UCI Gets a New VC

Claudia Cheffs | Staff Photographer

When Dr. Thomas Parham graduated from UC Irvine in 1977, he headed off to Washington University in St. Louis and later Southern Illinois University Carbondale for his master’s and doctorate respectively in counseling psychology, with no idea that he would one day wind up back at UCI.

However, going into his 26th year back on campus, Parham has been named the interim vice chancellor of student affairs replacing Manuel Gomez, who retired after 15 years on the job. Parham will hold the position until June 30, while a national search is held for the permanent candidate, which very well may include Parham.

“Being invited to serve as interim vice chancellor is a very flattering and humbling experience,” Parham said. “It’s flattering because it’s nice to know that people have that confidence in your talent, and appreciate you for the things you’ve tried to do over your career. It’s humbling because it’s an awesome responsibility and for me, there is no greater blessing in life, next to being a parent, then being trusted in the intellectual growth and development of young people.”

The social ecology major served as assistant vice chancellor for counseling and health services under Gomez for the last 15 years, which made him the longest serving assistant vice chancellor in Student Affairs on campus.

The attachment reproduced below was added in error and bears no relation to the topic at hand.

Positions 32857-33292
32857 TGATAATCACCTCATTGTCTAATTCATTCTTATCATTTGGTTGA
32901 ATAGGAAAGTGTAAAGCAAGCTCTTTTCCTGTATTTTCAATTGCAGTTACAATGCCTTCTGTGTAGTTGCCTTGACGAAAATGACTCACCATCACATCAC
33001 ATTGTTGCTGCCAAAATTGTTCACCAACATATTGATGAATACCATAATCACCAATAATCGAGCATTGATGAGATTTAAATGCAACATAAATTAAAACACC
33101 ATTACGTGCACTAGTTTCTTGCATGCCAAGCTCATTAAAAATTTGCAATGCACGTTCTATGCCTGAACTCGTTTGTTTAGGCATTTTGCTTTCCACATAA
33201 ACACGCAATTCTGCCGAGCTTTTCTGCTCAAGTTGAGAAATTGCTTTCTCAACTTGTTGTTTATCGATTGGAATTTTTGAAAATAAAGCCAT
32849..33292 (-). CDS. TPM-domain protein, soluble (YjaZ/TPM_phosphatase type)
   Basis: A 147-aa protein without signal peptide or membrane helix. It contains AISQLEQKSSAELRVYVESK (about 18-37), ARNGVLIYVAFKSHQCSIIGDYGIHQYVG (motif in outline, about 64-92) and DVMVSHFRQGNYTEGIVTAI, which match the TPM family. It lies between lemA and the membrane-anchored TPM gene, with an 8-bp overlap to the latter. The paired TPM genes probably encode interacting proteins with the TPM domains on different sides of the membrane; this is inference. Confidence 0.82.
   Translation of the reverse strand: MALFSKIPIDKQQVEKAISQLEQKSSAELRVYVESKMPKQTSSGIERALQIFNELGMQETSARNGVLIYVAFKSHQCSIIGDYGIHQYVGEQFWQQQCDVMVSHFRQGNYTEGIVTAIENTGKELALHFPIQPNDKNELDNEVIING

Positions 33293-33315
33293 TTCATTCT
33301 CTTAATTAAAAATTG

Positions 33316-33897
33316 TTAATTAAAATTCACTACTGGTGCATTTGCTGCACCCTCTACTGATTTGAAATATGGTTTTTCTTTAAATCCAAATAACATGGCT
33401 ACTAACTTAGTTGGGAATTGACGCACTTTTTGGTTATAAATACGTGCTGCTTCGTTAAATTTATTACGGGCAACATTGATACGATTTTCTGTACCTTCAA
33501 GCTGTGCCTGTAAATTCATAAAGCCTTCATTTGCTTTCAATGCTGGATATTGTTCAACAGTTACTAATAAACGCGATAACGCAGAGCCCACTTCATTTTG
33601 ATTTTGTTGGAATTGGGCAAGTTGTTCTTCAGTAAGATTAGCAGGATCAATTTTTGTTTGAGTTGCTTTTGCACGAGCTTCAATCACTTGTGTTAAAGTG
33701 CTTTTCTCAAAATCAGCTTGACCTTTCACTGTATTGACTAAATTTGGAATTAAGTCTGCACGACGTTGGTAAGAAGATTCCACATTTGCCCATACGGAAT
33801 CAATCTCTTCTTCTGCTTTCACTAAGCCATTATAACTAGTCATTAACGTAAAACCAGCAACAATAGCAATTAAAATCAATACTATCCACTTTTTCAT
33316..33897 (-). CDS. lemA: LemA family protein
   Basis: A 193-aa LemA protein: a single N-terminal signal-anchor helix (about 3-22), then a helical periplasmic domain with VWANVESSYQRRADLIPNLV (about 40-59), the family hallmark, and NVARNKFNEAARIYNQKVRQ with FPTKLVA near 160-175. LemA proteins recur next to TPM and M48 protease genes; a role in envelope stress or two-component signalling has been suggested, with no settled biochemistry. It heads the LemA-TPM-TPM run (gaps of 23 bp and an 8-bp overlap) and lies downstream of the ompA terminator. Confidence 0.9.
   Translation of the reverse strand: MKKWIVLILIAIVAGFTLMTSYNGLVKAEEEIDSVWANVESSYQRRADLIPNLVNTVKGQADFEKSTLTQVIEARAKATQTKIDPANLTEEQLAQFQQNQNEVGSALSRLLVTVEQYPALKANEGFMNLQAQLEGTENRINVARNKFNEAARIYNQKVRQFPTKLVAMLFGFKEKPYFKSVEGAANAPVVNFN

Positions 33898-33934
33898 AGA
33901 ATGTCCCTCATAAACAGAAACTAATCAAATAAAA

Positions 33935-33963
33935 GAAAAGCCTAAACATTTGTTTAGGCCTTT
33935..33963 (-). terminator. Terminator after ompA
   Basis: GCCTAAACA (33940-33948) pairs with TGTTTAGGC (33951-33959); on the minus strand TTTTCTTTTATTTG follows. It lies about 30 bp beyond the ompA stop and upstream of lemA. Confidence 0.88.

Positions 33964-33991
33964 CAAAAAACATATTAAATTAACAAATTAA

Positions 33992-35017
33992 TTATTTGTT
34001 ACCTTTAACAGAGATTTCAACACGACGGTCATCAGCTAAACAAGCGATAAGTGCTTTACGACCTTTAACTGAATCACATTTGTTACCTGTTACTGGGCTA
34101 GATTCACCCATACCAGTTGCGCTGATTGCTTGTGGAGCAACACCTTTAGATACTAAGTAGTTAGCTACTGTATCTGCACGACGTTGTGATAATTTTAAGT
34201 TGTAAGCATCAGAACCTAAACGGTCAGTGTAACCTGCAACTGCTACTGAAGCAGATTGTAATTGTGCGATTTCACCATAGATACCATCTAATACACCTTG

“[Gomez and I] share a passion for helping students, academic freedom, civility and being able to create an environment where people can exchange ideas and have a civil discourse that is free from the ransom of taunts and name calling,” Parham said. “We share a passion for making sure those who are most underrepresented at the margins of society have a voice. We also share a belief in the model of public education in California. California has a rich tradition that is both accessible and affordable to the people.”

In comparison to Gomez however, Parham brings a wide array of experience beyond academic administration. The serious and down-to-business Parham has experience as a counseling psychologist both privately and for the National Football League, as an academician who has championed the cause of empowering students, and as a professor in the classroom.

Parham also has been a fierce advocate of human rights, something that should benefit a campus that was rocked with racial issues and protests last year.

“Being able to advocate for human rights and human decency and respect for the dignity and humanity of everybody is one of the fundamentals of who I am as a person,” Parham said. “So that level of advocacy comes along with just who I am. It’s part of the job.”

Parham remarked that he was certainly not oblivious to the levels of racial tension that existed around campus.
“We have to listen to [all groups] and find a way to create a satisfactory experience and supportive experience while they’re here on this campus,” Parham said. “The campus is a microcosm of the world. One of our challenges is that we are charged with educating the current and future generation of students … at a base level, we are all members of the human family there.”